The Diversity Committee Task Force is proud to report significant progress was achieved during the 2017-2018 school year. While our reach may have exceeded our grasp with regard to several items within our mandate (i.e. attempts to dismantle America’s pervasive culture of systemic racial oppression), we remain optimistic about the future of diversity and equity on this campus.
A summary list of our accomplishments includes the nomination of a Chief Diversity Officer, the purchase of five (5) copies of Ta-Nehisi Coates’ Between the World and Me, and the partial drafting of a 12-point plan to rectify centuries of intergenerational disenfranchisement experienced by people of color.
Following an unfortunate incident involving a former student, this Task Force was assembled to identify and address the root causes of the College’s diversity-related issues. Which, it turned out, happened to be our existence within a continuum of ideologies and policies focused on the singular function of enshrining white privilege in all aspects of civic, economic, and cultural life.
Suffice it to say, this proved a tough nut to crack.
Still, we’d be selling ourselves short if we failed to mention our updating of the College website to feature a Diversity page outlining our institution’s commitment to envisioning a future where all students learn in an environment untainted by America’s legacy of withholding educational opportunity from non-white communities.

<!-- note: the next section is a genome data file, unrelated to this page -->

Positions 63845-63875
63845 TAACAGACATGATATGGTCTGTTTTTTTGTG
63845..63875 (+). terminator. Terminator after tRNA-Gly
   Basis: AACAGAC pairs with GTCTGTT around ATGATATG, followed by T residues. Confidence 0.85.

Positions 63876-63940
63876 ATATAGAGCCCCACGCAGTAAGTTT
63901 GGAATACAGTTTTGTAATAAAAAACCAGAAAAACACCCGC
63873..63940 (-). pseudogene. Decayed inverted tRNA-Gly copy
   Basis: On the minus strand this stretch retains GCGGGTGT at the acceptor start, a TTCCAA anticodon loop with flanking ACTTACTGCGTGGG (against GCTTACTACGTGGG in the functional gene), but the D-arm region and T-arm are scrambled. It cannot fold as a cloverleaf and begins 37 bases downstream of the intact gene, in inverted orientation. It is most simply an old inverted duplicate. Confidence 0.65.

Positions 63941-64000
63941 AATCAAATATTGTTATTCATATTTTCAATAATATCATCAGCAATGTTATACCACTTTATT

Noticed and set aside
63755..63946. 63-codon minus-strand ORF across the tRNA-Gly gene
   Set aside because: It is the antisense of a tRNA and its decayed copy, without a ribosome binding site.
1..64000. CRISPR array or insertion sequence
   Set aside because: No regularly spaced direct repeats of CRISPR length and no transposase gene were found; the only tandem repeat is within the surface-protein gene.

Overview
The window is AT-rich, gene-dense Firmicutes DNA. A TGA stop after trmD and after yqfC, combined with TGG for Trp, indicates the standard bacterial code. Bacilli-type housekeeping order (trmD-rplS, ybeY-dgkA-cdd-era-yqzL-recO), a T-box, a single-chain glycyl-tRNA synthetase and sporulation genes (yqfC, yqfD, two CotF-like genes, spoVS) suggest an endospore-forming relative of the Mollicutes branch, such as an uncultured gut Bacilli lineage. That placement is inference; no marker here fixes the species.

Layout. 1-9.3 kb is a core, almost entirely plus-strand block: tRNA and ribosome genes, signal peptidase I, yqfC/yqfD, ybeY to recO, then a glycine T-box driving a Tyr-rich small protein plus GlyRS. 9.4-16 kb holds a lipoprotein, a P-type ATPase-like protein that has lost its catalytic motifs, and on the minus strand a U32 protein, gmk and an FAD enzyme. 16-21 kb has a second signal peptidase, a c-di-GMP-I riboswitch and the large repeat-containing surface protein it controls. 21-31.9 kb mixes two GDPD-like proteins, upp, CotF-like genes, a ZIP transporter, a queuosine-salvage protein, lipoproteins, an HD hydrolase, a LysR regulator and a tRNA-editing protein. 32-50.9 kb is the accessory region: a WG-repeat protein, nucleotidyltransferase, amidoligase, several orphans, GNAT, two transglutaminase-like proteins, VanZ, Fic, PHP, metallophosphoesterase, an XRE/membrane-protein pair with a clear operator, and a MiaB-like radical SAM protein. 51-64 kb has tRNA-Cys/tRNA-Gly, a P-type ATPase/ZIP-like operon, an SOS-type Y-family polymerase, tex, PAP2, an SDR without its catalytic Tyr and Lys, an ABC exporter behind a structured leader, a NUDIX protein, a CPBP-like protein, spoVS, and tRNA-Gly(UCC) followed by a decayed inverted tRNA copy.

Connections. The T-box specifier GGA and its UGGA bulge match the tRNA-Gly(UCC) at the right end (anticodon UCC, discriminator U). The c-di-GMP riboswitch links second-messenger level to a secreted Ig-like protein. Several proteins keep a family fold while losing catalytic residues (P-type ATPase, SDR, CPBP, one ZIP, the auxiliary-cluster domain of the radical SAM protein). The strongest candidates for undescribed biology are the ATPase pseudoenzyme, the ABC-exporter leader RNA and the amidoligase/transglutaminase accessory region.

While it is true that students of color continue to allege mistreatment from campus security, faculty, fellow students, residential life coordinators, administrators, and custodial staff, it is also true that the new admissions brochure features a stock image of not one but two students of African-American descent.
As the summer break begins and we reflect upon the past year’s endeavors, we hope you will focus on the small, incremental steps we made toward inclusivity, rather than our objective failure to create a haven of equality where no English professor would ever dream of reading an uncensored excerpt from Huckleberry Finn juxtaposed against Wu-Tang Clan lyrics. And where, even if said English professor did misguidedly incorporate such an activity into her lesson plan, she would not attempt to alleviate the burden of stating a certain racial epithet aloud by requesting the class’s only black student read the word because “he’s allowed to.”
On a somewhat related note, the Diversity Committee Task Force has been asked to meet with campus attorneys to discuss a public relations strategy in the wake of the recent press conference held by said former student alongside civil rights icon and legislator, Representative John Lewis.
Next steps for the Task Force include auditing course reserves to ensure the representation of authors from diverse backgrounds, investigating whether the Nips brand snacks in the cafeteria are racist, and untangling the post-colonial chaos upon which so many of today’s global conflicts are predicated.